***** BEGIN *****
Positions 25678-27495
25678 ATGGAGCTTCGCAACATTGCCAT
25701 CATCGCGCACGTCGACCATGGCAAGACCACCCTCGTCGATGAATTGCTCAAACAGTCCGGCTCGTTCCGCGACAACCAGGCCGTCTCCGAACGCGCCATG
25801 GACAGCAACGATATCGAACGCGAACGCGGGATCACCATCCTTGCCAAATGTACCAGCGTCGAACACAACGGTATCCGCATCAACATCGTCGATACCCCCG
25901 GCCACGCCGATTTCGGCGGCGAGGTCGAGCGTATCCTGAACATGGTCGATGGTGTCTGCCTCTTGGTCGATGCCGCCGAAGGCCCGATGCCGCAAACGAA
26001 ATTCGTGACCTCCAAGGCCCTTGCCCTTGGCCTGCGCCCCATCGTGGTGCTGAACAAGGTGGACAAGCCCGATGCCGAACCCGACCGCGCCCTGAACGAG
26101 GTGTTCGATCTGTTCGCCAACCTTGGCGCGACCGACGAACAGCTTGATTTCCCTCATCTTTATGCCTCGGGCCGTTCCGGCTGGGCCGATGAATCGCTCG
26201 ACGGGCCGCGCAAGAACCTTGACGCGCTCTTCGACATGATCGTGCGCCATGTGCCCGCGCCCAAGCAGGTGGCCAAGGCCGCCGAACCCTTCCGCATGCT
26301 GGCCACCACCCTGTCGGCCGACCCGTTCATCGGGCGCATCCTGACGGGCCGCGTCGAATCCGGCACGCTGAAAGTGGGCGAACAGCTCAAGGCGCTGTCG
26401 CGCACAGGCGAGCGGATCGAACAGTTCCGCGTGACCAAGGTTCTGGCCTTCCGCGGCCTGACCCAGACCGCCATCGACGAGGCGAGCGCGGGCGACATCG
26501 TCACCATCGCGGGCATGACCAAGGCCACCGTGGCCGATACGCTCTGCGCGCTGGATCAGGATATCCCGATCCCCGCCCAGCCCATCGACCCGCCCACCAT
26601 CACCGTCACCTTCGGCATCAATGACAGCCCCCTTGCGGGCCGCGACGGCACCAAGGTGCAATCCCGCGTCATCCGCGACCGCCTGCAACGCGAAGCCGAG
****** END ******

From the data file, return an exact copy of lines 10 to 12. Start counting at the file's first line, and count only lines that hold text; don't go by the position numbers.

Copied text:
26401 CGCACAGGCGAGCGGATCGAACAGTTCCGCGTGACCAAGGTTCTGGCCTTCCGCGGCCTGACCCAGACCGCCATCGACGAGGCGAGCGCGGGCGACATCG
26501 TCACCATCGCGGGCATGACCAAGGCCACCGTGGCCGATACGCTCTGCGCGCTGGATCAGGATATCCCGATCCCCGCCCAGCCCATCGACCCGCCCACCAT
26601 CACCGTCACCTTCGGCATCAATGACAGCCCCCTTGCGGGCCGCGACGGCACCAAGGTGCAATCCCGCGTCATCCGCGACCGCCTGCAACGCGAAGCCGAG